Image created in Microsoft Office Word.

Image created in Microsoft Office Word.


Each of us inevitably interacts with forms, paperwork and government legislation. We know our vital records disappear into the government’s maw of data. We also personally protect our biographical data carefully in this day of identity theft.

I think our ancestors were equally aware of the collection of personal information of this sort. This is why I don’t think they’d be too distressed to find that we may be able to collect this data. Their astonishment would probably be reserved for the reality that we can actually find all those personal needles in the data haystack after so many years. Little could they imagine our digital era with all its options.

Knowing who we are across time is something that tugs at mind and heart for many of us, and it’s not unreasonable to want to know who those ancestors were who contributed to our make-up. Perhaps society’s greater understanding of the impact of social and family influences, not to mention the essential significance of DNA on our biology, contributes to our expectation that we have a right to know who, and what, lies in our ancestry. We also place such emphasis on surnames as they relate to identity, and our paternity, that our name also defines our very selves. So to raise another vexed question, why are women expected to forgo their individual identities when they marry? Why can’t we all be Scottish and use both surnames?

So far, so good. For me, this collection of biographical data and identification of ancestors is our genealogy. There may be skeletons in the closet which our ancestors would prefer we didn’t know about but they were likely well known in their community at the time, or at least by a handful of people. My great-grandfather could hardly be too horrified that I could learn about his run-in with the law: after all it was splashed across the pages of the newspapers for months.

I can, however, readily imagine their astonishment that we can identify illegitimacies, “early” marriages, separations, bigamy or divorce with comparative ease but I suspect their greater astonishment would be that we care about it at all, along with a small gasp of horror that we are unearthing their long-buried information “skeletons”.


Along with the sometimes scandalous biographical data, those who are dedicated to their family’s more textured history pursue information about day-to-day lives and wider social context.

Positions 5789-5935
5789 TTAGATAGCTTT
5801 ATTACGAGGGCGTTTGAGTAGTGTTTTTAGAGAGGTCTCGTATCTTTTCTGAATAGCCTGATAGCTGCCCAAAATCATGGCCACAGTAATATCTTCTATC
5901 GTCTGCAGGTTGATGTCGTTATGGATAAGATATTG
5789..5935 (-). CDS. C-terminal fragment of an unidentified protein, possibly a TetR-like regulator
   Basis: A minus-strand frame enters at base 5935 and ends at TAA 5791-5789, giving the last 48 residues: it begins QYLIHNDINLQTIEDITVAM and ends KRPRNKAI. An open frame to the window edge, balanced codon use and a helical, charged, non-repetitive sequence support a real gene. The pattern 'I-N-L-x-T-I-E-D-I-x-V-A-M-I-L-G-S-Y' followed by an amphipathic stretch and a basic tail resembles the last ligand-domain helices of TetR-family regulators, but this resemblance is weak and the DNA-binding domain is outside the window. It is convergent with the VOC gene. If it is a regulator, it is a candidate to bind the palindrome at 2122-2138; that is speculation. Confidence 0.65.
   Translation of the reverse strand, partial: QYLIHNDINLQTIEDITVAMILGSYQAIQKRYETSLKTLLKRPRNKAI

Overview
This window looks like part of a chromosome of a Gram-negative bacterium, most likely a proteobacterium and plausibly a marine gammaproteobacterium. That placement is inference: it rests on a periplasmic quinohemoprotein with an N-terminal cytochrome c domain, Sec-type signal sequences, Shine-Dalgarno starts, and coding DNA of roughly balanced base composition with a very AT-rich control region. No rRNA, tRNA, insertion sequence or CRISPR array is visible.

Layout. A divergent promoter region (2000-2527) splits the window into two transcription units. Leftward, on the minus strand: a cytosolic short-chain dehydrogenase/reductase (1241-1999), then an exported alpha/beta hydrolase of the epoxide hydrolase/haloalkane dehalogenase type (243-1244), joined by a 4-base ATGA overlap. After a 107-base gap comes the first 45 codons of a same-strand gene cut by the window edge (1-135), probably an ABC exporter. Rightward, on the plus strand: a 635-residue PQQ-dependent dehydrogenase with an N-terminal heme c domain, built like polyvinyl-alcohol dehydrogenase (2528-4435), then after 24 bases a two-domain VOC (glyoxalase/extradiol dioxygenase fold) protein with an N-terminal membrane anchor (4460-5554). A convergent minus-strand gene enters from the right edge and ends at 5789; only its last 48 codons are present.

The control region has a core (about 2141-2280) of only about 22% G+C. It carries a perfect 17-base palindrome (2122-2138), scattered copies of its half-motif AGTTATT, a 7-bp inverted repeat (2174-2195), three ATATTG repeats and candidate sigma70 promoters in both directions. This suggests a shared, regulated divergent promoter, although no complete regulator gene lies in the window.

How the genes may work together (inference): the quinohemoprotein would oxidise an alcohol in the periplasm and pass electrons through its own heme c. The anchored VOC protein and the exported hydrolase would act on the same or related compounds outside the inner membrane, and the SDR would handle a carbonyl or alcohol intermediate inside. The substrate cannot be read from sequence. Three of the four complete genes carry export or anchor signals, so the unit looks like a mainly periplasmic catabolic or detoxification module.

It might be easy to get caught up in the collection of myriad data but we are dealing with peoples’ lives and their stories. We have dual responsibilities: to treat their stories with respect rather than salaciousness, and to consider those descendants whose personal fabric may be threatened by the revelation of not-so-pleasant secrets.

Are we picking out only the scandalous, gossipy bits which reflect poorly on our ancestors? Or are we revealing them as human beings with weaknesses and strengths much like our own? Have we weighed up any potential bias in the family stories we are told in oral history?

Much depends on our approach and I’m grateful that I’ve only rarely come across a family historian who is focused on the scandals and negative gossip above all. We owe it to our ancestors to be generous with their faults and apply the “do unto others…” rule.

As to those family members still living, where do our obligations lie?

As family historians we have a key responsibility to record the family story and the details we find with accuracy and careful consideration, so others can come behind and see why we’ve reached our conclusions. Does that mean we always have the right to burst open secrets that we come across?

I believe not, and it comes to a question of ethics. Inevitably we learn things that many people do not know. My view is that if we don’t have proof we shouldn’t publicise what we find, or state clearly that it’s anecdotal. Equally we should keep a confidential record of what we’ve been told and by whom. Some of this will hinge on whether the information is in the public record but we must be conscious that we are dealing with people’s lives, both the living and the dead so I will not alter my data, but I may choose not to publicise it if it will have a detrimental effect on a living person. Changing social values may make once-was-scandalous into something that’s now acceptable.


I’ll give you a couple of examples from my own research.

The official birth records revealed that my grandfather’s sister had two illegitimate children. One died in a “baby farm” and one was put into an orphanage. I traced the children of the latter person purely based on surname (luckily an unusual one, and also luckily it had never been changed). At the time I published the family history I asked the family if they wanted to be identified in the story. Every one of them agreed, somewhat to my surprise, and they were very happy that they and their father had been acknowledged as family members. An inclusive outcome.